To Do Or Not To Do?

27 April 2018 | Dis­cov­er­ing the Future

Move over, Shake­speare. “To be or not to be” is no longer the ques­tion of the moment. Diana Ren­ner [link] and Steven D’Souza [link] have a bet­ter ques­tion for this mani­a­cal­ly active busi­ness and social world.

The two authors (Steven is also one of our NextSen­sors) have just pub­lished Not Doing: The Art of Effort­less Action [UK link] [US link], and it is a spe­cial book in at least two ways.

Steven, whom I first met at a diver­si­ty con­fer­ence back in 2005 in the UK when he was intro­duc­ing his first book [link], has ded­i­cat­ed this lat­est book to me. Peo­ple often say that they are “touched” when some­thing like this hap­pens; but, please believe me, when you see an author’s words at the front of a book aimed at your­self, well, the feel­ing is intense.

The sec­ond rea­son this book is impor­tant is that it con­tin­ues the fine tra­di­tion of think­ing in new ways, begun when Diana and Steven pub­lished Not Know­ing: The Art of Turn­ing Uncer­tain­ty into Oppor­tu­ni­ty [link]. In that book, the authors not­ed that the claim of always know­ing what is or is not impor­tant can blind some­one from explor­ing, which can open open whole new per­son­al and busi­ness vis­tas.

In Not Doing, the tran­si­tion from Not Know­ing is smooth from the very first of the book. Say the authors:

The real­i­ties of our work­places are flu­id, dynam­ic, and ever-chang­ing…. [As a result,] We might feel:”

  • That despite our best efforts, we are mak­ing no progress in our work
  • Tempt­ed to find a quick fix or jump into action
  • A need to con­trol, impos­ing our own agen­da
  • A sense of pres­sure or urgency to act fast
  • Over­whelmed by strong feel­ings, like anx­i­ety or anger
  • Exces­sive­ly busy
  • Engaged in mind­less action
  • That time speeds up or runs out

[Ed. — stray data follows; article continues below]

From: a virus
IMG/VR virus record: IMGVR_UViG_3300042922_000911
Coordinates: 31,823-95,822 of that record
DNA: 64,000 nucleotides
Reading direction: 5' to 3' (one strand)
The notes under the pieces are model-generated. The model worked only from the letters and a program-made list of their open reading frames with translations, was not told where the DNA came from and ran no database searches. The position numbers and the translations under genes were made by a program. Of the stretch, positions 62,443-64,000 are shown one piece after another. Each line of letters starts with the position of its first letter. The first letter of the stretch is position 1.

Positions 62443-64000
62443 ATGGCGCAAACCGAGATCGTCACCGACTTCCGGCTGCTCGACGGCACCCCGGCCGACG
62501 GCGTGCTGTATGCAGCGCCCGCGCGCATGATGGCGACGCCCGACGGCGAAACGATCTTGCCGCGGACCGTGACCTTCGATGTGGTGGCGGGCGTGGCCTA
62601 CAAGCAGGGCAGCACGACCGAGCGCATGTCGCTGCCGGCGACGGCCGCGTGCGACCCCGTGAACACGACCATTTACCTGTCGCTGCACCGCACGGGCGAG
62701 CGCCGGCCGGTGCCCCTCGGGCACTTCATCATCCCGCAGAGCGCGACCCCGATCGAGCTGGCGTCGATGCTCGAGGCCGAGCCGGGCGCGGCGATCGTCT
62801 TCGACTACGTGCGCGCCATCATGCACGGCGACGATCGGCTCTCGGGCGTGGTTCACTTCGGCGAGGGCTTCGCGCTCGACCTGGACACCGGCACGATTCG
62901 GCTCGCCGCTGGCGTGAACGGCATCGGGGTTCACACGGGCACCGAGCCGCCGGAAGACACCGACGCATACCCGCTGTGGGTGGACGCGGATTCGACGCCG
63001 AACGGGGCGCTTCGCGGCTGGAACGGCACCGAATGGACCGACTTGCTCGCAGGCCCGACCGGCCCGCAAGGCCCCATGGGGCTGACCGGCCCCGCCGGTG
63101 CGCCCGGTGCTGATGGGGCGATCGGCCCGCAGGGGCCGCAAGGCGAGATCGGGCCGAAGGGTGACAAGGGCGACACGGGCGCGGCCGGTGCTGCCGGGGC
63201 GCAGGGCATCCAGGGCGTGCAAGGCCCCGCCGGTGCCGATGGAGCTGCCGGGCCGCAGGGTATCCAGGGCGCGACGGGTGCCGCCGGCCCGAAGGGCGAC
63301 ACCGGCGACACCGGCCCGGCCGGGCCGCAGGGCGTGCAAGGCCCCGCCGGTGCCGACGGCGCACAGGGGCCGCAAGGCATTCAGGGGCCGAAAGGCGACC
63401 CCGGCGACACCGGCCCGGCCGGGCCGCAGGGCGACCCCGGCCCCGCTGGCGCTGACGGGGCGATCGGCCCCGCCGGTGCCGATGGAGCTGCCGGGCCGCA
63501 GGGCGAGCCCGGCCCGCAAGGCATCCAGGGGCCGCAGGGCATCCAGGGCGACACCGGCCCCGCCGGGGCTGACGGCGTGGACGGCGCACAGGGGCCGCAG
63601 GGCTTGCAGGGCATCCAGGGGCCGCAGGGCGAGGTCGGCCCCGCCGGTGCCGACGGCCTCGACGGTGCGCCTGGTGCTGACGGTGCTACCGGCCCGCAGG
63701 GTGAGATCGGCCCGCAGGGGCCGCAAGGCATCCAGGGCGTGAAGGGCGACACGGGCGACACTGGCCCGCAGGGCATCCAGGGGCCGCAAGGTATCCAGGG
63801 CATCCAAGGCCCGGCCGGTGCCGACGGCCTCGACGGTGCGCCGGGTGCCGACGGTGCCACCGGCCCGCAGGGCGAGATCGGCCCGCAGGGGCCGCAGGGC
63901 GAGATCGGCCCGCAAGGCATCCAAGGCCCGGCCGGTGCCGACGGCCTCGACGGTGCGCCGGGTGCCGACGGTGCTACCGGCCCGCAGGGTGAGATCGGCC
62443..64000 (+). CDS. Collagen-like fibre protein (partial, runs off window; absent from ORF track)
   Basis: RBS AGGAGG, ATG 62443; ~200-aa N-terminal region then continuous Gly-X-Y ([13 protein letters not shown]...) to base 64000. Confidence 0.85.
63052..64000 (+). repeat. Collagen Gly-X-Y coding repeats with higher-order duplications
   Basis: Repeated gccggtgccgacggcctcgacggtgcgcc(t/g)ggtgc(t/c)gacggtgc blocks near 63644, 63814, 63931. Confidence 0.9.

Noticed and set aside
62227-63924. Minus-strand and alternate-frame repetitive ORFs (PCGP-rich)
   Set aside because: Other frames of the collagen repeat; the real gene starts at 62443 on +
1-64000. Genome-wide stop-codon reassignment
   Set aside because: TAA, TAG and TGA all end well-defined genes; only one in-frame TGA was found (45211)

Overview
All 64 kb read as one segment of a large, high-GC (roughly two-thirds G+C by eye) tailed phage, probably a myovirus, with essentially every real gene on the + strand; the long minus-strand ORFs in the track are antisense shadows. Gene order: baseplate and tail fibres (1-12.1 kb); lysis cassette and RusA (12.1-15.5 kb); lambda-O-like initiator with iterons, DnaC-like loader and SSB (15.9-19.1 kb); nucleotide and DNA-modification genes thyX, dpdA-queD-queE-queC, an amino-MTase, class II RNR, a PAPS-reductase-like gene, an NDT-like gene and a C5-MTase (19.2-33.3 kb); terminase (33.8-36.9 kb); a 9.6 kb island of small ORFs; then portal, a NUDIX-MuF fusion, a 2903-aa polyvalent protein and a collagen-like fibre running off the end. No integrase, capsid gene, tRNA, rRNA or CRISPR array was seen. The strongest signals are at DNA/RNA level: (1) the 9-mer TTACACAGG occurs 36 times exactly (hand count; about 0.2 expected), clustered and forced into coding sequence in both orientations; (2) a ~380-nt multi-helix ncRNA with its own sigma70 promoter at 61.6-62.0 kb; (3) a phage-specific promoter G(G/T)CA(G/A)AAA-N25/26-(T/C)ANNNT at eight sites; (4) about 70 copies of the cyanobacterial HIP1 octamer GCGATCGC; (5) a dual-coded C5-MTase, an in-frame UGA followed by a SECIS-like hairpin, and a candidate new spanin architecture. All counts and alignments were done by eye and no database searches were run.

• An avoid­ance of real­i­ty
  • Exhaust­ed and burnt out
  • A lack of joy and ful­fill­ment.

D'Souza and Renner

D’Souza and Ren­ner [Source: IE]

I rec­og­nize myself in the bul­let points pre­sent­ed by the author. When I feel that my work and per­son­al life have become a web of per­plex­i­ty, I often think of that sports­wear ad that advis­es, “Just do it.” Only, in my head, I say to myself, “Just do some­thing!” Not doing some­thing seems like a dere­lic­tion of my duty as a human being. Or, as Steven and Diana note when they describe how inac­tion feels, most times, for most peo­ple. “It is nat­ur­al to asso­ciate Not Doing with…”
  • Inac­tion
  • Not achiev­ing
  • Lone­li­ness
  • Pas­siv­i­ty
  • Incom­pe­tence
  • Fail­ure
  • Wast­ing time
  • Not pro­duc­ing
  • Not being val­ued
  • Loss of impor­tance or rel­e­vance.

As you may have guessed, the bulk of the book is about (1) The Dys­func­tions of Doing, and (2) “Neg­a­tive Capa­bil­i­ties.” In sum, you will quick­ly be per­suad­ed in the first part that mind­less action sel­dom leads to gen­uine progress. And, in the sec­ond, the authors take a phrase made famous by a British poet, John Keats, and adapt it to show how not doing can also open up whole new per­son­al and busi­ness vis­tas.

I start­ed out my rela­tion­ship with Steven as a kind of men­tor. Now, I find, he and Diana are teach­ing me at a time when I feel their mes­sage is of utmost impor­tance. I real­ly can­not say how sig­nif­i­cant this book can be to you. But I can share what Mar­garet Hef­fer­nan [link], the Chief Exec­u­tive of Entre­pre­neur, said in this book’s fore­word:

Lead­ing, man­ag­ing, decid­ing, direct­ing, del­e­gat­ing, com­pet­ing, co-cre­at­ing: all the verbs of work char­ac­ter­ize action. Above all else, a leader must be busy. The rate and pace of activ­i­ty has become a sta­tus sym­bol: peo­ple, com­pa­nies, coun­tries can­not func­tion with­out me. Life has become a race — to the top or the bot­tom — and we spend our lives in run­ning shoes.

Against this back­drop of sound and fury, Ren­ner and D’Souza pro­pose a com­pelling alter­na­tive: Pause. Think. Breathe. Take the effort out and replace it with time to be where you are. Their argu­ment is time­ly.

Joseph PistruiJoseph Pistrui (@nextsensing) is Pro­fes­sor of Entre­pre­neur­ial Man­age­ment at IE Busi­ness School in Madrid. He also leads the glob­al Nextsens­ing Project, which he found­ed in 2012.

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